I seem to get the same issues when it's a new blank project with, for example, a Sampler piano—I'm consistently and evenly ahead of the beat unless I consciously react late. So I am not so sure it is a particular instrument that causes it.I have had my doubts about sample accuracy when using environment instruments. I haven’t tested it though.
if the latency is consistent then you can use latency fixer. It basically just sits in a mixer strip and reporte latency without adding any. So if the environment is adding latency then you just report that amount with latency fixer and the pdc engine will do the rest.
I doubt though that the environment is adding significant latency, it’s the instrument you are using thst is doing it. It’s possible that using the environment is blocking pdc from doing what it needs to do, in which case latency fixer would be blocked also.
why do you feel you need to use the environment approach?
The 'Environment approach' allows me to:
1. add MIDI transformers between the track and the instance so that I can control each instrument the exact same way on the front end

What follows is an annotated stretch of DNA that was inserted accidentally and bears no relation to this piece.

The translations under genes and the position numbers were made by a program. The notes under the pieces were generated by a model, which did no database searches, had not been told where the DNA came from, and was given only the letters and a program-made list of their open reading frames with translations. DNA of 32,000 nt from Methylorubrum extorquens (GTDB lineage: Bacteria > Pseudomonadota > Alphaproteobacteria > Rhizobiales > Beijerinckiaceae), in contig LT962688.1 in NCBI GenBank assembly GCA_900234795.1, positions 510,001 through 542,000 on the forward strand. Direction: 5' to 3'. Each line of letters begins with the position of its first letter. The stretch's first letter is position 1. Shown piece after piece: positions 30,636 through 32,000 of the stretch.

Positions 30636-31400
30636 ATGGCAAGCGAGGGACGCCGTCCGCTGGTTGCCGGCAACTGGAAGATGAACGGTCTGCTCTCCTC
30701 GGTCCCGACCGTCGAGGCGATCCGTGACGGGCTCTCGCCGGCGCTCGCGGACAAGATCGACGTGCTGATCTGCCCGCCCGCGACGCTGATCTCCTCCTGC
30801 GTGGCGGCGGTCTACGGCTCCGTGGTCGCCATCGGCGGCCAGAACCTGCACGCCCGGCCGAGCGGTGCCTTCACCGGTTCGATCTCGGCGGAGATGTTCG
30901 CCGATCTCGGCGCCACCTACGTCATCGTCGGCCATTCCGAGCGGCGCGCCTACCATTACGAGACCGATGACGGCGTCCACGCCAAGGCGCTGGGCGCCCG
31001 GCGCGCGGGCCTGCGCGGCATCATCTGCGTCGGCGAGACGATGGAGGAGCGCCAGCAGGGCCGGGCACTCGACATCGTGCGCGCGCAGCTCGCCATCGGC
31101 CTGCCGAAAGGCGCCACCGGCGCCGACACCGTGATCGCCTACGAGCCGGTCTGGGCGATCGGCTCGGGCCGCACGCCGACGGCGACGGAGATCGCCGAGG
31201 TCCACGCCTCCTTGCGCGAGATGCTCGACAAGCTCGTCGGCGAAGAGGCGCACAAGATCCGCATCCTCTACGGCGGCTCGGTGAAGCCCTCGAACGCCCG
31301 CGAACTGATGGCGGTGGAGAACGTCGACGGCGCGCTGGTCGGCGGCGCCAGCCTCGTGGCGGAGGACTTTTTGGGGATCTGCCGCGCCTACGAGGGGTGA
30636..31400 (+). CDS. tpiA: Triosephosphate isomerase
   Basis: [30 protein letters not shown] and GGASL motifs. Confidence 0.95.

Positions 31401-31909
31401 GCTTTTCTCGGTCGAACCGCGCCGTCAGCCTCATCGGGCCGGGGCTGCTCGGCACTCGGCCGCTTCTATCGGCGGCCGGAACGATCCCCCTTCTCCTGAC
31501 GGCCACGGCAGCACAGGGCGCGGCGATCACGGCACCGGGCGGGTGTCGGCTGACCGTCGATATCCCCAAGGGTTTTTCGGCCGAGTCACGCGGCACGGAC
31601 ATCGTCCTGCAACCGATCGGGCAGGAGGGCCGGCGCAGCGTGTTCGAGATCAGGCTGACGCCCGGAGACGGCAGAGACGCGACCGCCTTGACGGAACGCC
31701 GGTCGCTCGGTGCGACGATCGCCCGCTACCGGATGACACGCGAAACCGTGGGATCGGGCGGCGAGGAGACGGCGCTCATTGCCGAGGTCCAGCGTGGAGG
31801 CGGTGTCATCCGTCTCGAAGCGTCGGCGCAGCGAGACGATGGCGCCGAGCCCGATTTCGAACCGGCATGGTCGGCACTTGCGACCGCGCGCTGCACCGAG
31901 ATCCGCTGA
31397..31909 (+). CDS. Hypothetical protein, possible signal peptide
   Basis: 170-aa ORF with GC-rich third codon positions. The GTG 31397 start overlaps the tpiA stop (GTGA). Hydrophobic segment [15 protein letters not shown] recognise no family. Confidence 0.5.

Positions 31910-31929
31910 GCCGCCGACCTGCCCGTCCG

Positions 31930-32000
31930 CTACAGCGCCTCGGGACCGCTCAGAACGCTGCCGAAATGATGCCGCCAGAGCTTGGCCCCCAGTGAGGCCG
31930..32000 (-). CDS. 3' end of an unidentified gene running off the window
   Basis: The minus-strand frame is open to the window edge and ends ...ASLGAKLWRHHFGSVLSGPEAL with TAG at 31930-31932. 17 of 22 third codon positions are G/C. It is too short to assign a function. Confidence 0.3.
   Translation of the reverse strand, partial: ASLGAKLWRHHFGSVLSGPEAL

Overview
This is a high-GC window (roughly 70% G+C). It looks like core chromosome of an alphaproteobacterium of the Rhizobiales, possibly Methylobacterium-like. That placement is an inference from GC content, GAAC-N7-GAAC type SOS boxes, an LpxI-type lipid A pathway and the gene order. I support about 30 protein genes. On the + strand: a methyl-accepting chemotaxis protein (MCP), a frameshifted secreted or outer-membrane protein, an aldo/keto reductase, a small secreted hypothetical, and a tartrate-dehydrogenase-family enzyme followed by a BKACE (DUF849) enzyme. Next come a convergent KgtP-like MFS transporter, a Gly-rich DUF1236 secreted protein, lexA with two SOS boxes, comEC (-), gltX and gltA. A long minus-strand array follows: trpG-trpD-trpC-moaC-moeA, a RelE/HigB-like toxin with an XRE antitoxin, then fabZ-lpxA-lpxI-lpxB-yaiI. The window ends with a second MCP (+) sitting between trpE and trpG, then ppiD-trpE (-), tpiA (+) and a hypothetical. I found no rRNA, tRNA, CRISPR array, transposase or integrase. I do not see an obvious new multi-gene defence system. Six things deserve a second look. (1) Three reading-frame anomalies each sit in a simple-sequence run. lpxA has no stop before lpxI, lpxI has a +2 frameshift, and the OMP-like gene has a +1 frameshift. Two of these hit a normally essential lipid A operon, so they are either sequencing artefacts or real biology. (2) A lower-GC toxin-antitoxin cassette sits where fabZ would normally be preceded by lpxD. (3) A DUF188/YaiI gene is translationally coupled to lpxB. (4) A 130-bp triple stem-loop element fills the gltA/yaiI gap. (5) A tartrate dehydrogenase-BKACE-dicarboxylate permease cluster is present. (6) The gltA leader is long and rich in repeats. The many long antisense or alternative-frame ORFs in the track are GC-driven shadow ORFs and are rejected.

2. have a clear separation between MIDI out and Audio in, which makes compartmentalizing creative tasks more easy
3. take advantage of the default MIDI Volume option on the MIDI track inspector (don't need this for instruments I have articulation sets for, but it's useful for "simple" instruments like drum patches)
4. align in visual/functional style with the way I access my external synths
5. send more MIDI channels to the same VEP instance (if there is a way to do this in the "LPX Approach," I don't think I know about it)
6. avoid the kludgy feel of the "LPX Approach" (i.e., either add stuff through the New Track Wizard, which makes weird and confusing things happen in the Auxes, or make Auxes into track 'instruments,' which AFAIK don't operate too independently from each other). I'm honestly not sure whether those methods are full of bugs or just odd design choices, but I try to stay away from them if I can...